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San Diego School District
 

08/25/10   The School District budget crisis - an analysis.
    by Pat Flannery                                                              top^


The San Diego School Board will meet in special session on Tuesday 5:00 P.M. August 31st to discuss this letter from the County Superintendent of Schools, Randolph Ward. The letter imposed a September 8, 2010 deadline for the District to adopt a revised budget that will be acceptable to the County Superintendent. In the meantime the District is operating at the pleasure of the Superintendent. He has the power to declare the District to be "not a going concern" at any time.

The County Superintendent has set a further deadline of October 8, 2010 when he will determine whether to finally approve or disapprove the District's amended budget for fiscal year 2010/11. The District has already identified budget reductions of $104.3 including cutting 31.5 certificated full-time employees (FTE) and 81.5 classified FTE, but that will not be enough.

In addition to further payroll and benefit cuts, he is requiring that the District "makes progress" in meeting the state minimum reserve requirements of 2%. The District's current budget for 2010/11 would have a reserve of only 0.44%. A 2% reserve would pay one week's salaries, while 0.44% would pay for one day. This is unacceptable to credit agencies and to the State.

Much has been made of the State's failure to timely pass funding legislation for Special Disabilities expenditure, but it is a diversion. It does not begin to explain the budget crisis. Even if the State quickly corrects the issue it would be a mere $9 million in the 2010/11 budget.

Here is the original 2010/11 Budget adopted by the School Board on June 29, 2010 and submitted to the County Superintendent of Schools. This graph shows the component parts of the $1.166 Billion General Fund. This shows the real cause of the crisis. I have graphed the numbers for clarity:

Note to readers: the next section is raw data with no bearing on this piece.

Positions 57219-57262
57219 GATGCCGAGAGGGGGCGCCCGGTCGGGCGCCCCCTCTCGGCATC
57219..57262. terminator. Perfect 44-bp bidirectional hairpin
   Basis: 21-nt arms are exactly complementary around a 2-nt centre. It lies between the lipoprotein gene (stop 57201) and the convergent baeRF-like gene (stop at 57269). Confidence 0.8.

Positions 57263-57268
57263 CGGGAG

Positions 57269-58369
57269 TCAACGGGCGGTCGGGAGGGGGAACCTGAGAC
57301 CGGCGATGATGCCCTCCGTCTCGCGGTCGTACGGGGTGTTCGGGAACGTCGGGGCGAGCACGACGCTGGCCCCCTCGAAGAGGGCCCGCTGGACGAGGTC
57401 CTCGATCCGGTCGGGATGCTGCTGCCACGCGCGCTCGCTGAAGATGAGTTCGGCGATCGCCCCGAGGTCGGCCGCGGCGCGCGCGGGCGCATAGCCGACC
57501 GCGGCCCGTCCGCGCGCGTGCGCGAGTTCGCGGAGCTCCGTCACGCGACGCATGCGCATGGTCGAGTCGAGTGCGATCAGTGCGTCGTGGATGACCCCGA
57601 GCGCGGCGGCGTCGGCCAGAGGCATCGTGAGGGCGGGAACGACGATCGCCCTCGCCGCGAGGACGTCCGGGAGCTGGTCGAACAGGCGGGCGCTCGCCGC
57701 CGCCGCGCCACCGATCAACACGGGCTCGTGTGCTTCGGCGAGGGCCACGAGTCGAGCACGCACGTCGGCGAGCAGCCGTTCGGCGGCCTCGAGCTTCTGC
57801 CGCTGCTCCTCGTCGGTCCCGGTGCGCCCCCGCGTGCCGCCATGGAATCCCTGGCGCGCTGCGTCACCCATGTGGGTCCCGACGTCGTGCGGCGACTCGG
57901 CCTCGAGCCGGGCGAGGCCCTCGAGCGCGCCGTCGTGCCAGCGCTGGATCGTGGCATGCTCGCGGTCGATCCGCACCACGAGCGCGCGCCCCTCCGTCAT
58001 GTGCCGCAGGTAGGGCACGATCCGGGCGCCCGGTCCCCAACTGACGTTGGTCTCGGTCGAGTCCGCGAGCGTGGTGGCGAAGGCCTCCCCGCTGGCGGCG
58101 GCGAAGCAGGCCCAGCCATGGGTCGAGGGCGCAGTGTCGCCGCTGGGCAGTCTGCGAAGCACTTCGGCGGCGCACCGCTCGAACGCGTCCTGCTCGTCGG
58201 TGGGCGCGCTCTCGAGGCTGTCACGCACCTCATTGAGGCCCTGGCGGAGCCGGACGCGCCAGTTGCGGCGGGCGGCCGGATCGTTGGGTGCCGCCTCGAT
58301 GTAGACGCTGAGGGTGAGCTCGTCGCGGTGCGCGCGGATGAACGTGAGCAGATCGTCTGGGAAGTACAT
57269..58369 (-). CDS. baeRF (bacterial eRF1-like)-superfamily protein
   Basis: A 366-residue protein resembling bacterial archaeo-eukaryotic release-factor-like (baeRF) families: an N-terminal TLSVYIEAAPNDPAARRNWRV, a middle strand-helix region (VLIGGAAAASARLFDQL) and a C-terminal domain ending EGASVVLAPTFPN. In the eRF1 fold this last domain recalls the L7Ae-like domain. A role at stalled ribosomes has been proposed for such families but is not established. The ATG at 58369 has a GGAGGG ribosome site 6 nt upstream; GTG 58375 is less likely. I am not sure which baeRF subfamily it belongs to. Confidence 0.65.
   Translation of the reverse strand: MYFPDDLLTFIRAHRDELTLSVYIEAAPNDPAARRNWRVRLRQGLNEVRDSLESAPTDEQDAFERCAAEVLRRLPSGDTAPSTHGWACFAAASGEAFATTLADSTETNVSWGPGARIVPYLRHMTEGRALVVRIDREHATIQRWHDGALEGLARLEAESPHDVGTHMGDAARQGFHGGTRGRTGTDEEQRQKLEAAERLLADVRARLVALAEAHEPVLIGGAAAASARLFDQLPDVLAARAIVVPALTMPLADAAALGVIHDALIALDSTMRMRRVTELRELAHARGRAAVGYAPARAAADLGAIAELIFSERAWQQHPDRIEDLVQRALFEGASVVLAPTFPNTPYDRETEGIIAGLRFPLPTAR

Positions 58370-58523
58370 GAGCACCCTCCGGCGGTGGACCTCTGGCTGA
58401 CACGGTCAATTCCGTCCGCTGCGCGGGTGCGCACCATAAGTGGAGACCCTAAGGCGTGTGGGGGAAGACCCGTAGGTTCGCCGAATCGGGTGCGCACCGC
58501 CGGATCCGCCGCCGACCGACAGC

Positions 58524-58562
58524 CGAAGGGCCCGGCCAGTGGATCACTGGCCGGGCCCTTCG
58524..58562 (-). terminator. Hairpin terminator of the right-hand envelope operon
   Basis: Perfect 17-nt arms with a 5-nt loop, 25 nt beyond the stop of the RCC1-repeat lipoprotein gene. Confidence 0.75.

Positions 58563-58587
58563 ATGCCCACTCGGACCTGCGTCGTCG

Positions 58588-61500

Salary and Benefits as a Percentage of Total General Fund

Salary and benefits are over 90% of the School District costs and growing!

There are two main types of school employees, teachers and support staff. Teachers belong to the San Diego Education Association (SDEA) and are called "Certificated" while most non-teaching staff belong to the California School Employees Association (CSEA) and are called "Classifieds".

Here is the School District's June 15, 2010  Presentation to Moody's Investment Service in connection with its Proposition S bond issue. Page 10 shows that the District has 8,027 Certificated employees and 8,020 Classified employees for a total 16,047. Page 12 shows the enrollment from 1991 to 2010. For 2010 the District has estimated 132,370 students.

Dividing the $1.166 Billion General Fund by the number of students we get $8,805 per student. Salaries and benefits is $7,930 per student with only $875 for everything else. The average salary and benefits per certificated employee is $95,680 and the average per classified employee is $35,121. There are 16.63 students per certificated employee and 16.67 students per classified employee with 8.25 students per employee overall.

As you can see, 66% of the General Fund expenditure is for members of the 8,000 SDEA, the teachers union. This core expense is at the heart of the budget crisis. This graph illustrates it very clearly. The half billion dollar SDEA salary cost is the elephant in the living room. Now look at this graph showing the recent history of the District's expenses. It shows a wild increase, mostly teacher salaries, in 2006 and 2007, at a time when enrollment numbers were actually declining.





2010 teacher salaries, the biggest component of the District's budget, must be brought back to at least 2005 levels. The 2010 enrollment numbers are actually lower than 2005. At the very least the District must reverse its 2006 and 2007 expense buildup when money was plentiful.

The School's 2006/2007 salary binge is very reminiscent of the City's 2002 pension binge. Both were the result of unions having gained control of voting bodies. Now they both want the taxpayer to bail them out. I hope these graphs and figures help people understand what is really going on. It is much more than a Special Disabilities issue that Marty Block will fix and everything will be alright.

It will be an historic School Board meeting on Tuesday 5:00 P.M. August 31st, similar to that fateful City Council meeting on November 18, 2002. Let's hope the unions and School Board do not repeat the City's disastrous pension mistake. It may be too late for the City but it is not too late for the School District. The future viability of the San Diego School District together with several political careers will be decided on Monday.
 

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